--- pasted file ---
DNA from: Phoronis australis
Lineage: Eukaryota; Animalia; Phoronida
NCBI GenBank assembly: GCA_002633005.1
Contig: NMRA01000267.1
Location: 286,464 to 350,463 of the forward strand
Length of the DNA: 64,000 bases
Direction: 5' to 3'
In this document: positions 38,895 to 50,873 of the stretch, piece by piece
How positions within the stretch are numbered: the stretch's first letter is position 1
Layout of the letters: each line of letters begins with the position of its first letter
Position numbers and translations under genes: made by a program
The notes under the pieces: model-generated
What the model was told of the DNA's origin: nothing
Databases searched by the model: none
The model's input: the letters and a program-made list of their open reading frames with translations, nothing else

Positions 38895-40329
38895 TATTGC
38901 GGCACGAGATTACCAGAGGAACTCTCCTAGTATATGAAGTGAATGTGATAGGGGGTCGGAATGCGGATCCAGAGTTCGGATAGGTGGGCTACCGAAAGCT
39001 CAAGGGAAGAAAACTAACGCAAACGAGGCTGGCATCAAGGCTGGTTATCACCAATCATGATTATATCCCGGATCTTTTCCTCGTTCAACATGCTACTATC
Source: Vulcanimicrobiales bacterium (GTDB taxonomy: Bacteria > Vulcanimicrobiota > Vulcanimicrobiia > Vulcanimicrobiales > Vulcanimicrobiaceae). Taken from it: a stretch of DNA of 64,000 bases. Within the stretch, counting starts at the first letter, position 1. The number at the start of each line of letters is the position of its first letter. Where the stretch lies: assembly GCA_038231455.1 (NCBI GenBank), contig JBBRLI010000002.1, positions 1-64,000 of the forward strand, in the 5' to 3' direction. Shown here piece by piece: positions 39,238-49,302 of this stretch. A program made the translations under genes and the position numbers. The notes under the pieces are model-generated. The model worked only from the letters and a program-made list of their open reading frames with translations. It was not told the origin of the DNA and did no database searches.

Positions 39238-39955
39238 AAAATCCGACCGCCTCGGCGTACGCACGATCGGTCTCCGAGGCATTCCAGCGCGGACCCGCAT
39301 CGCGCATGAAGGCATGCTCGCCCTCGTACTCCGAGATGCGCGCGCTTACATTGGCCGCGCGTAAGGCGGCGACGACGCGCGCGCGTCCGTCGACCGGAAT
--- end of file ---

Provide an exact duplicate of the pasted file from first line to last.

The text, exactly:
DNA from: Phoronis australis
Lineage: Eukaryota; Animalia; Phoronida
NCBI GenBank assembly: GCA_002633005.1
Contig: NMRA01000267.1
Location: 286,464 to 350,463 of the forward strand
Length of the DNA: 64,000 bases
Direction: 5' to 3'
In this document: positions 38,895 to 50,873 of the stretch, piece by piece
How positions within the stretch are numbered: the stretch's first letter is position 1
Layout of the letters: each line of letters begins with the position of its first letter
Position numbers and translations under genes: made by a program
The notes under the pieces: model-generated
What the model was told of the DNA's origin: nothing
Databases searched by the model: none
The model's input: the letters and a program-made list of their open reading frames with translations, nothing else

Positions 38895-40329
38895 TATTGC
38901 GGCACGAGATTACCAGAGGAACTCTCCTAGTATATGAAGTGAATGTGATAGGGGGTCGGAATGCGGATCCAGAGTTCGGATAGGTGGGCTACCGAAAGCT
39001 CAAGGGAAGAAAACTAACGCAAACGAGGCTGGCATCAAGGCTGGTTATCACCAATCATGATTATATCCCGGATCTTTTCCTCGTTCAACATGCTACTATC
Source: Vulcanimicrobiales bacterium (GTDB taxonomy: Bacteria > Vulcanimicrobiota > Vulcanimicrobiia > Vulcanimicrobiales > Vulcanimicrobiaceae). Taken from it: a stretch of DNA of 64,000 bases. Within the stretch, counting starts at the first letter, position 1. The number at the start of each line of letters is the position of its first letter. Where the stretch lies: assembly GCA_038231455.1 (NCBI GenBank), contig JBBRLI010000002.1, positions 1-64,000 of the forward strand, in the 5' to 3' direction. Shown here piece by piece: positions 39,238-49,302 of this stretch. A program made the translations under genes and the position numbers. The notes under the pieces are model-generated. The model worked only from the letters and a program-made list of their open reading frames with translations. It was not told the origin of the DNA and did no database searches.

Positions 39238-39955
39238 AAAATCCGACCGCCTCGGCGTACGCACGATCGGTCTCCGAGGCATTCCAGCGCGGACCCGCAT
39301 CGCGCATGAAGGCATGCTCGCCCTCGTACTCCGAGATGCGCGCGCTTACATTGGCCGCGCGTAAGGCGGCGACGACGCGCGCGCGTCCGTCGACCGGAAT